On Monday, Lindis Biotech, GmbH filed a complaint in the District of Delaware against Amgen Inc. for allegedly infringing upon their patents for an immunotherapy regimen that is more effective, and less harmful to the human body, than chemotherapy or radiation treatments.
Lindis Biotech holds several patents for an immunotherapy regimen, of which three have allegedly been infringed upon. The plaintiffs’ regimen directs the body to only kill harmful cancer cells – and not healthy cells – and to “modulat[e] the body’s cell-killing response so that it does not overwhelm the body and kill other healthy cells and/or cause a dangerous inflammatory response.” This form of cancer therapy is purportedly more effective than chemotherapy and radiation, as those methods can be ineffective against certain types of cancer and can damage healthy tissues.
Lindis’ therapy uses bispecific antibodies that “bind to the target antigen on the surface of cancer cells, and also bind to T-cells.” They also discovered a method to effectively target the cancer cells while preserving other tissue in a novel way. The plaintiff had a patent approved on September 15, 2004 in Europe and an American patent on April 26, 2005, and had their patent opposed in Europe on January 17, 2014 by Amgen.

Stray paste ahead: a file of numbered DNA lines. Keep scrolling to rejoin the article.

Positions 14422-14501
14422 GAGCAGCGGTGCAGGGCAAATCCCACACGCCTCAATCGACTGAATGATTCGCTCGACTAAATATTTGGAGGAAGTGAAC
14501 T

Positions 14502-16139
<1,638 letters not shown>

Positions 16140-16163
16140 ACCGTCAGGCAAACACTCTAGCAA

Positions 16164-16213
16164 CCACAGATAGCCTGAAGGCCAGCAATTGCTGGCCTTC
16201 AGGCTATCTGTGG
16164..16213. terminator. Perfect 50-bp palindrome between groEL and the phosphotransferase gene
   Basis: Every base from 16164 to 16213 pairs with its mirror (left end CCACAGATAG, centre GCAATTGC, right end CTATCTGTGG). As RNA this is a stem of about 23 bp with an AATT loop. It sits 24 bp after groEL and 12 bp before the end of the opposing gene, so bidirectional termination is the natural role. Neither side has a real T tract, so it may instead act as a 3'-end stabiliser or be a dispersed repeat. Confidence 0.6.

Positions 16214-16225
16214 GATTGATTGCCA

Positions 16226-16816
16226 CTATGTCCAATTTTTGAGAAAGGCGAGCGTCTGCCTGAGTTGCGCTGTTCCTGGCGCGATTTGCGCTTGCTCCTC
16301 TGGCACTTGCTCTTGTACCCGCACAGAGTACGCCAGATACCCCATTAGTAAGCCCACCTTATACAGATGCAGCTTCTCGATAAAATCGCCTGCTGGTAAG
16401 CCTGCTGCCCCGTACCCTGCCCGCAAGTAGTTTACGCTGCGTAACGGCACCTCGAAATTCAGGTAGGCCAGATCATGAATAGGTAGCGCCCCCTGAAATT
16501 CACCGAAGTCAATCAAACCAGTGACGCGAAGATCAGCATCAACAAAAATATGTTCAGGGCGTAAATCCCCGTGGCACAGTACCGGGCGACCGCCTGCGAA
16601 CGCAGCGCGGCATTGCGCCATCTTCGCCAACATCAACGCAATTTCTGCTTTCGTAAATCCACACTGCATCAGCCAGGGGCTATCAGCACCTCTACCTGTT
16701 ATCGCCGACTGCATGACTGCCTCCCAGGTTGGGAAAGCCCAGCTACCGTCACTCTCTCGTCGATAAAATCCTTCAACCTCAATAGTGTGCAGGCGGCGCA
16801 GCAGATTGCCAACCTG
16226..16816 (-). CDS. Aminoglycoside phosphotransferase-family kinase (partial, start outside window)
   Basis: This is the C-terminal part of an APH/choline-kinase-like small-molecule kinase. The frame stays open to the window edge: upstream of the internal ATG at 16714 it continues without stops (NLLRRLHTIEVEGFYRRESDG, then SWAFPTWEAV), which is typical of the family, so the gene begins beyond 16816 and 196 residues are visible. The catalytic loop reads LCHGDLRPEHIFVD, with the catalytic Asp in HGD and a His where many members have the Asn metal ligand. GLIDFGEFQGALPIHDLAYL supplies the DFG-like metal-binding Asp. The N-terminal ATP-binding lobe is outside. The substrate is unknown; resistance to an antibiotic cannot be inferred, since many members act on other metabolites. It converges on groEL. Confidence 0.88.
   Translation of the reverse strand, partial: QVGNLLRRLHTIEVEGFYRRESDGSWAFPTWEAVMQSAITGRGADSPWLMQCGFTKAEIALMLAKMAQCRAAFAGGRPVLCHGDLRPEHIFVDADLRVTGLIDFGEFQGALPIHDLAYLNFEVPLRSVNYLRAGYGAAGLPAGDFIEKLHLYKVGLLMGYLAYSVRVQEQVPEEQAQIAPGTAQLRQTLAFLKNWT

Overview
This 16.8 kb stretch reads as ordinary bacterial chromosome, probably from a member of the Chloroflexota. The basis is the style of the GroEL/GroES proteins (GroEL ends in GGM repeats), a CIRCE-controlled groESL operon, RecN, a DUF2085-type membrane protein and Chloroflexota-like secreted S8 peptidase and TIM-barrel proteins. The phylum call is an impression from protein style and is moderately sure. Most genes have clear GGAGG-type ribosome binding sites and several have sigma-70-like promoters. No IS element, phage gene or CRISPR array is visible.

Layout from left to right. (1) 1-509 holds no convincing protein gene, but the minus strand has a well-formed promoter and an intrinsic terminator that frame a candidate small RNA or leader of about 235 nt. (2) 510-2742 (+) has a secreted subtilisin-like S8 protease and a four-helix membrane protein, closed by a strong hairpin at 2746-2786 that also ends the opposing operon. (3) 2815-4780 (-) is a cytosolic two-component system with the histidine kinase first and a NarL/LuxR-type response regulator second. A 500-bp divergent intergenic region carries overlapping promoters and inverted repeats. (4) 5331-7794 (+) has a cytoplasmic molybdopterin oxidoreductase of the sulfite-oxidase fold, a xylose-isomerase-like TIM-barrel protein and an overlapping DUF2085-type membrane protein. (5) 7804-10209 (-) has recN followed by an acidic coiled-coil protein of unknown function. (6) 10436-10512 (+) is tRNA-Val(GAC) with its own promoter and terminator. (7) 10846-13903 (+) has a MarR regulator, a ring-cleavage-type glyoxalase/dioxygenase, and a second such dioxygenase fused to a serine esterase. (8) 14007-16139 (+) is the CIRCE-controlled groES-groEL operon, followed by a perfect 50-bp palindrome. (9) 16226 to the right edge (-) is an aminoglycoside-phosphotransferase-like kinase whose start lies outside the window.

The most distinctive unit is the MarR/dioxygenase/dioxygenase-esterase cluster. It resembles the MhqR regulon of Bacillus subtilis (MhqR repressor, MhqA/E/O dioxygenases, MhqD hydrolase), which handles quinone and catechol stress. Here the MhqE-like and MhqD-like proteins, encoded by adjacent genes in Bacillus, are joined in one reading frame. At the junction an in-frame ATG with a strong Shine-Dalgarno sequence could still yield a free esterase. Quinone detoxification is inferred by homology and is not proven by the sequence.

In December 2014, Amgen announced a drug, Blincyto, which they marketed as “the first and only Bispecific CD 19 Directed CD3 T-Cell Engager (BITE®) Immunotherapy to be Approved by the FDA,” despite Lindis having patents for a very similar form of immunotherapy. According to the complaint, this drug uses the same type of bispecific antibody as Lindis does and contains ingredients and processes that Lindis had already patented across their ‘421, ‘158 and ‘149 patents and marketed their product as the first of its kind.
The plaintiffs are seeking a declaration that Amgen infringed upon the ‘421, ‘158 and ‘149 patents, actual damages, interest, attorney’s fees and costs, and other relief.
Lindis Biotech is represented by Saul Ewing Arnstein & Lehr, LLP.